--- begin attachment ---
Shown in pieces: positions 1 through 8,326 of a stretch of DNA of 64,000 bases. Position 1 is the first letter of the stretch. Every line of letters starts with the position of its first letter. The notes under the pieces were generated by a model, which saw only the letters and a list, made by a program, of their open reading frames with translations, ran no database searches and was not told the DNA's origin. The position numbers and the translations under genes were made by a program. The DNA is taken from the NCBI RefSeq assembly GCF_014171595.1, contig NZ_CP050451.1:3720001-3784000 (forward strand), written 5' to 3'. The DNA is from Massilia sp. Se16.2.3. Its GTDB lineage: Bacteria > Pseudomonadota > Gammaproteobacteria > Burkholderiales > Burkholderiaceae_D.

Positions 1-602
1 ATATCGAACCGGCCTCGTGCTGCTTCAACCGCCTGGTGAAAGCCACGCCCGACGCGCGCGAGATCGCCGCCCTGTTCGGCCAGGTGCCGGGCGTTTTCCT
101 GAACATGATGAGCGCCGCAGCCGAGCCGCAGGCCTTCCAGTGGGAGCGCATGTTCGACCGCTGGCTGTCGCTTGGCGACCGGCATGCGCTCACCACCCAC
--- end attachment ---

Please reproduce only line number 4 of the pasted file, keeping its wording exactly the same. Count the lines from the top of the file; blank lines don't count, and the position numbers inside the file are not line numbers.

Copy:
101 GAACATGATGAGCGCCGCAGCCGAGCCGCAGGCCTTCCAGTGGGAGCGCATGTTCGACCGCTGGCTGTCGCTTGGCGACCGGCATGCGCTCACCACCCAC